In addition to serving as both victims and perpetrators of crime, academics make plausible detectives. However, only about one-third of the detective figures in academic mysteries are professors; the others are either private eyes or members of police forces. Kate Fansler, Amanda Cross’s fictional professor of literature, often serves as a detective in her creator’s novels. In one of those novels, she asks, “Aren’t all scholars really detectives?” In posing that question, Fansler echoes something that Marjorie Nicolson wrote in her 1929 essay “The Professor and the Detective”:After all, what essential difference is there between the technique of the detective tracking his quarry through Europe and that of the historian tracking his fact, the philosopher his idea, down the ages? . . . For, after all, scholars are, in the end, only detectives of thoughts.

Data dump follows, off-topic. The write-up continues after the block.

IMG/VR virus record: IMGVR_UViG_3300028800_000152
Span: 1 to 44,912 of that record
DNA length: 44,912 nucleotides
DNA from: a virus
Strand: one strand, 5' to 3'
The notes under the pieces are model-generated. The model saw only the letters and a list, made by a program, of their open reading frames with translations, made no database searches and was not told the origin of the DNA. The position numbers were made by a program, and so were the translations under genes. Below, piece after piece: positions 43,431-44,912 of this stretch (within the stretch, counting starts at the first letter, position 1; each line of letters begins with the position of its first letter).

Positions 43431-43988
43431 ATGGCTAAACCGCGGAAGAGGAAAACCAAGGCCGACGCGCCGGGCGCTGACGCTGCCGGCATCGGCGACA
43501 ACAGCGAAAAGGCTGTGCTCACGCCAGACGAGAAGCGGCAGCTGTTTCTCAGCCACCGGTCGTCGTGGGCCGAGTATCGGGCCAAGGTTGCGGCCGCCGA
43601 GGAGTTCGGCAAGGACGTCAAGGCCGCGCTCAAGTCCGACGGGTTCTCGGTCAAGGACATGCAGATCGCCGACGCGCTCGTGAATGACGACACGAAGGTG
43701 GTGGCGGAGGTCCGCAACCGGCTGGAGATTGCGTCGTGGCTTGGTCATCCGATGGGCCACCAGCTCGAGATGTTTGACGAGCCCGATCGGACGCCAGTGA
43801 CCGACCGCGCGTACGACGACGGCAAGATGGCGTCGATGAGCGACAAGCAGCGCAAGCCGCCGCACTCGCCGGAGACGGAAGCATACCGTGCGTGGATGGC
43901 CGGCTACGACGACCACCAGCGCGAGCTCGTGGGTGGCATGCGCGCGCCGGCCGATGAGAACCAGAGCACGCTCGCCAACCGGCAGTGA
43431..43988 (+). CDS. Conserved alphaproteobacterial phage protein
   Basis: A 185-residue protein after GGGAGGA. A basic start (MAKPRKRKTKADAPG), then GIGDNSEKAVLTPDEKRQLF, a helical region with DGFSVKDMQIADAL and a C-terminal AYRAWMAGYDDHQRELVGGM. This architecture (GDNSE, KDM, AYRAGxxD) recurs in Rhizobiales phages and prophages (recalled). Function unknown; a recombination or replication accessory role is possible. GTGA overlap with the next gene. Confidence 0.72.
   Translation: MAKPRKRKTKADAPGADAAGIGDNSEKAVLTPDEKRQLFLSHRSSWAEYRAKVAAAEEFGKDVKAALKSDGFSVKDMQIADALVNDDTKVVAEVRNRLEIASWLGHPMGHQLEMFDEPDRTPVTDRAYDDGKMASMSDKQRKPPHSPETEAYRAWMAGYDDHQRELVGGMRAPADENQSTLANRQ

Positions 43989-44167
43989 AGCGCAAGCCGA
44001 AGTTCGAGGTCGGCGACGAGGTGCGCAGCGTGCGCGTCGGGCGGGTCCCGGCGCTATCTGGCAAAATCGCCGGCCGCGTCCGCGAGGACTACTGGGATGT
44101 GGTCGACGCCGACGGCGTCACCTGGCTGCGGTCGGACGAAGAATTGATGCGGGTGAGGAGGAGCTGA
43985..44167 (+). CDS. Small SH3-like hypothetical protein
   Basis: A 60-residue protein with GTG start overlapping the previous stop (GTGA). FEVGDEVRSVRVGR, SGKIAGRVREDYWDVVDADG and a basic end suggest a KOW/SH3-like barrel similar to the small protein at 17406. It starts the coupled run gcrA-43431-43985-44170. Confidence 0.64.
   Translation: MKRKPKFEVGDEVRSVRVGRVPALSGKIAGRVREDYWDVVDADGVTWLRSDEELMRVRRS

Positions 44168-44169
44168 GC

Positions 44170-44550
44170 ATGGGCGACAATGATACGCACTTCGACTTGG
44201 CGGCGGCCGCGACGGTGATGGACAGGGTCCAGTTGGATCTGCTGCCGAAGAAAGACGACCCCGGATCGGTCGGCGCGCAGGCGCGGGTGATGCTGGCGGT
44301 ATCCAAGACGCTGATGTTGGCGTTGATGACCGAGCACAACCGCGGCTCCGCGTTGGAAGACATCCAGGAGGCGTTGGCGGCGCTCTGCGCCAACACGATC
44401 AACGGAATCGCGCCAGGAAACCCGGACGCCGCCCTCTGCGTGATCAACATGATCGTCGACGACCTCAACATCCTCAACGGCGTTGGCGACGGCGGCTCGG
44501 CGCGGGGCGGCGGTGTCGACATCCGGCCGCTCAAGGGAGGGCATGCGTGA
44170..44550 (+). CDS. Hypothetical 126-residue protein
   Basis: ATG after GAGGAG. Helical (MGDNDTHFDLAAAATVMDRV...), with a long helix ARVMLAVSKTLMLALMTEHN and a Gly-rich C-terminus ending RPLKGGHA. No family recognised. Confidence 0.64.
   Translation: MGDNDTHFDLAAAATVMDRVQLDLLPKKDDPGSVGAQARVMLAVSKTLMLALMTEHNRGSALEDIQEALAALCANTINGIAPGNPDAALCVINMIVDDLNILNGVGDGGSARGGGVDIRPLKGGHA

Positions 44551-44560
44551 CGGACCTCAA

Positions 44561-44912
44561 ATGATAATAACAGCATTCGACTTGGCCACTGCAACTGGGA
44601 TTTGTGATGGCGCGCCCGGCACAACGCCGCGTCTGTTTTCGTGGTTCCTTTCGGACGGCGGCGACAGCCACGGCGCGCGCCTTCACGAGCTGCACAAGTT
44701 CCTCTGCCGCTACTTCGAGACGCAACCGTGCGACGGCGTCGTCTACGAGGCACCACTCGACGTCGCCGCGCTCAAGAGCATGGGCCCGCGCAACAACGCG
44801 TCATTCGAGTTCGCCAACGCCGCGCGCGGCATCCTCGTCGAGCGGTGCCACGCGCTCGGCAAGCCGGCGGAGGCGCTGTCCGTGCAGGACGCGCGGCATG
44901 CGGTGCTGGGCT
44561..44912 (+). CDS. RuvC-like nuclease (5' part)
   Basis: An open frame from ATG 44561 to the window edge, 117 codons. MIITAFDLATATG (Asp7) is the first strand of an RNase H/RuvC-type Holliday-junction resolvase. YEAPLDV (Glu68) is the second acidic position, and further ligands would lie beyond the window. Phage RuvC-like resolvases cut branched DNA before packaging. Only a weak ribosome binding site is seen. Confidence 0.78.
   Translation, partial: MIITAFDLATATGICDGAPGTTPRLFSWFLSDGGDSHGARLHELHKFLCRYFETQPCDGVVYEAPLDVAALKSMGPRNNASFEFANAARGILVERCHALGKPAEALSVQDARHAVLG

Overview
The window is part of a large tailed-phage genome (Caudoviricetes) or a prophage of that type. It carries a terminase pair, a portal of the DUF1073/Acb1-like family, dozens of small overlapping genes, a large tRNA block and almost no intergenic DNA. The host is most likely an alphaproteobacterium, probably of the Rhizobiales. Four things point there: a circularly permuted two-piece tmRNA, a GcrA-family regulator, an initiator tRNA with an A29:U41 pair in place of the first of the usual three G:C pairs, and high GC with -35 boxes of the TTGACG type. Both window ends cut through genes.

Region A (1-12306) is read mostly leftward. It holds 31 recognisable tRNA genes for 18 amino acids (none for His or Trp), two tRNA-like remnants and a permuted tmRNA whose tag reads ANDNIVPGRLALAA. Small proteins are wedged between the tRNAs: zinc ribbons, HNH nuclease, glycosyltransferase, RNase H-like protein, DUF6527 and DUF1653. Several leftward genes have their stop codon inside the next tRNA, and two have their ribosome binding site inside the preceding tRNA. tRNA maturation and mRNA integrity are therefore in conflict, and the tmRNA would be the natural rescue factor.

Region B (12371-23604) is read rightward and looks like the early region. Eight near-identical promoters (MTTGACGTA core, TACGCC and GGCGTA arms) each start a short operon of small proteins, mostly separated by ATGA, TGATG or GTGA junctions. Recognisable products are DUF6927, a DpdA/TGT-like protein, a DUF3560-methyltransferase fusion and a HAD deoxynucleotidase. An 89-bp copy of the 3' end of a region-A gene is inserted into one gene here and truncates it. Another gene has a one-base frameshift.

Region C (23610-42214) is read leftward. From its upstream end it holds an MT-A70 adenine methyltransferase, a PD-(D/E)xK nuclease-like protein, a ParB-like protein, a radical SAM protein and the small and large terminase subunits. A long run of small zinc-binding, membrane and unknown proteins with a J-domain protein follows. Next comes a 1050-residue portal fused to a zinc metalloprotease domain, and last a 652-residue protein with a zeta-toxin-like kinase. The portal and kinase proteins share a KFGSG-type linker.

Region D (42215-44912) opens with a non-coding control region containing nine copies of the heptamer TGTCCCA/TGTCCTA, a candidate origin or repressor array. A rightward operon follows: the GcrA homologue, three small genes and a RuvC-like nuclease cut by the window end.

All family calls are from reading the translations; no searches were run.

Academic standing gives professor-detectives excuses to be present at the scenes of crimes, whether those locations be campuses or academic conferences, as in D. J. H. James’s Murder at the MLA (1993). Academics also have the advantage of possessing the expertise necessary to understand the motives for crimes in these settings, such as plagiarism, academic jealousy, and academic frustration.

Modern Origins of the Subgenre